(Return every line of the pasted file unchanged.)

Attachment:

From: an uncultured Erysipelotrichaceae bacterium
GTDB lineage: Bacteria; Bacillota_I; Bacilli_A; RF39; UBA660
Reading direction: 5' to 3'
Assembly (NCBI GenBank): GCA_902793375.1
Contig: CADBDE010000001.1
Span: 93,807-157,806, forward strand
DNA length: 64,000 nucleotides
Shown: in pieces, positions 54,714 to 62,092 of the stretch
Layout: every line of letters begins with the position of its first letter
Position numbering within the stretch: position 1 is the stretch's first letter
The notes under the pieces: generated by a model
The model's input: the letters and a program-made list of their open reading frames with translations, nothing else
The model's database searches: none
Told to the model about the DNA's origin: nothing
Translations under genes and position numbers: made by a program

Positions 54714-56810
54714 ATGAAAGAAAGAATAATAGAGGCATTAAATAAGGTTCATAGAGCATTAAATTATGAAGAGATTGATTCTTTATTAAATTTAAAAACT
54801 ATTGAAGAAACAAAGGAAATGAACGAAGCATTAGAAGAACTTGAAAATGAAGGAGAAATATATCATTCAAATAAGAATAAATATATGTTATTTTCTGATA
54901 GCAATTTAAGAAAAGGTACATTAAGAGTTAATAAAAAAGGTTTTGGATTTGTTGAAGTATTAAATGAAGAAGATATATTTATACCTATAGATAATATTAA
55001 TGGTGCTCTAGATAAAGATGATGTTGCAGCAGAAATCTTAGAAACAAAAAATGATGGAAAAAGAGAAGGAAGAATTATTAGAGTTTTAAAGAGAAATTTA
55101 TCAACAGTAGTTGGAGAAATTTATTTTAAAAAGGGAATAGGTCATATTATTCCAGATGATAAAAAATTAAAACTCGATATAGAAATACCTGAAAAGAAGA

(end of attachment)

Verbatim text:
From: an uncultured Erysipelotrichaceae bacterium
GTDB lineage: Bacteria; Bacillota_I; Bacilli_A; RF39; UBA660
Reading direction: 5' to 3'
Assembly (NCBI GenBank): GCA_902793375.1
Contig: CADBDE010000001.1
Span: 93,807-157,806, forward strand
DNA length: 64,000 nucleotides
Shown: in pieces, positions 54,714 to 62,092 of the stretch
Layout: every line of letters begins with the position of its first letter
Position numbering within the stretch: position 1 is the stretch's first letter
The notes under the pieces: generated by a model
The model's input: the letters and a program-made list of their open reading frames with translations, nothing else
The model's database searches: none
Told to the model about the DNA's origin: nothing
Translations under genes and position numbers: made by a program

Positions 54714-56810
54714 ATGAAAGAAAGAATAATAGAGGCATTAAATAAGGTTCATAGAGCATTAAATTATGAAGAGATTGATTCTTTATTAAATTTAAAAACT
54801 ATTGAAGAAACAAAGGAAATGAACGAAGCATTAGAAGAACTTGAAAATGAAGGAGAAATATATCATTCAAATAAGAATAAATATATGTTATTTTCTGATA
54901 GCAATTTAAGAAAAGGTACATTAAGAGTTAATAAAAAAGGTTTTGGATTTGTTGAAGTATTAAATGAAGAAGATATATTTATACCTATAGATAATATTAA
55001 TGGTGCTCTAGATAAAGATGATGTTGCAGCAGAAATCTTAGAAACAAAAAATGATGGAAAAAGAGAAGGAAGAATTATTAGAGTTTTAAAGAGAAATTTA
55101 TCAACAGTAGTTGGAGAAATTTATTTTAAAAAGGGAATAGGTCATATTATTCCAGATGATAAAAAATTAAAACTCGATATAGAAATACCTGAAAAGAAGA